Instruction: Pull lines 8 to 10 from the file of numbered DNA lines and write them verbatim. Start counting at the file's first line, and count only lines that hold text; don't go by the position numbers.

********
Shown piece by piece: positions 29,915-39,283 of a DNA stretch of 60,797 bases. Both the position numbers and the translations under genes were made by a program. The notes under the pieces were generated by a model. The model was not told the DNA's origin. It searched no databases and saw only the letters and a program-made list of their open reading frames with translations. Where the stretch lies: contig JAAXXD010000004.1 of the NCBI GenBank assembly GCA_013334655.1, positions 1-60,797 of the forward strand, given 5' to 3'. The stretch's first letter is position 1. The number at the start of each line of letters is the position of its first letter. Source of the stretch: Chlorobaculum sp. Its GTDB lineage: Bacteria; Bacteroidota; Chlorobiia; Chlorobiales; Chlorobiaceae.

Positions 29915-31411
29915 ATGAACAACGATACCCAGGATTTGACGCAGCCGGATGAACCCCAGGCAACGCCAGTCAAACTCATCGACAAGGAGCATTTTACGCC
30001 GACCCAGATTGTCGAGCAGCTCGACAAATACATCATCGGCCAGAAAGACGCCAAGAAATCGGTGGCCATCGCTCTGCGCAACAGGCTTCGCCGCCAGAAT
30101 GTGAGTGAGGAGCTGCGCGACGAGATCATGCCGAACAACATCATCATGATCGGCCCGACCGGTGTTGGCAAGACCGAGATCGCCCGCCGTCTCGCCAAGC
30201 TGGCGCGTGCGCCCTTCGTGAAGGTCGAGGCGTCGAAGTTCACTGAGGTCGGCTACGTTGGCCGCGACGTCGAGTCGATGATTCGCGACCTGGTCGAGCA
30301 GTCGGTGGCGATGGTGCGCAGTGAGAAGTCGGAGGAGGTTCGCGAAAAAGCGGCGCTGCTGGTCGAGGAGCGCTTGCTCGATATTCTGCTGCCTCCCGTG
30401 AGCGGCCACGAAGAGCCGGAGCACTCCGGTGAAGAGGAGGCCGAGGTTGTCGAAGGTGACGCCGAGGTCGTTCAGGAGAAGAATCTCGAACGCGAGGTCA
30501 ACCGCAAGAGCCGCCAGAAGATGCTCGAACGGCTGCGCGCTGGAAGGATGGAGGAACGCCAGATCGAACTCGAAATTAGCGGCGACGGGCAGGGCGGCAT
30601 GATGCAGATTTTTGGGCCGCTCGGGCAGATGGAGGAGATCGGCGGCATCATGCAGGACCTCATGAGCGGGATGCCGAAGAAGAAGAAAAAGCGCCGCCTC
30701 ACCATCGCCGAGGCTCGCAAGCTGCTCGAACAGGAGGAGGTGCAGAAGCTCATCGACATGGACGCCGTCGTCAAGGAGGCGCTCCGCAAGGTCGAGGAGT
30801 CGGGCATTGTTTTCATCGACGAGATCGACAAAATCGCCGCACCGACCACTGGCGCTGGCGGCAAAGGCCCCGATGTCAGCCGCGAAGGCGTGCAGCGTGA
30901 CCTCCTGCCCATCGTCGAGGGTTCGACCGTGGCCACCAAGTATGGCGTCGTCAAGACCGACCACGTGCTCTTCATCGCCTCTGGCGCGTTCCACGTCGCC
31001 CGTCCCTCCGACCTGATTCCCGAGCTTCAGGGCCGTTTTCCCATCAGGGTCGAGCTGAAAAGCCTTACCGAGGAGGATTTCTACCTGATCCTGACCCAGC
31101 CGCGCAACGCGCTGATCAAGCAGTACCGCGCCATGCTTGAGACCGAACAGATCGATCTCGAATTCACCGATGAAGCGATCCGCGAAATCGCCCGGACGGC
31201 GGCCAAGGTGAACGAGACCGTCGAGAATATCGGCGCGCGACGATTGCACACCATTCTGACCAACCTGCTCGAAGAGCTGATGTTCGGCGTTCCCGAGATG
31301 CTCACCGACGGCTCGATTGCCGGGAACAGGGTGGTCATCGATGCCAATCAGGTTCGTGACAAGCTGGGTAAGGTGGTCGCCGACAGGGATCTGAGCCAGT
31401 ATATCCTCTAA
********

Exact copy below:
30401 AGCGGCCACGAAGAGCCGGAGCACTCCGGTGAAGAGGAGGCCGAGGTTGTCGAAGGTGACGCCGAGGTCGTTCAGGAGAAGAATCTCGAACGCGAGGTCA
30501 ACCGCAAGAGCCGCCAGAAGATGCTCGAACGGCTGCGCGCTGGAAGGATGGAGGAACGCCAGATCGAACTCGAAATTAGCGGCGACGGGCAGGGCGGCAT
30601 GATGCAGATTTTTGGGCCGCTCGGGCAGATGGAGGAGATCGGCGGCATCATGCAGGACCTCATGAGCGGGATGCCGAAGAAGAAGAAAAAGCGCCGCCTC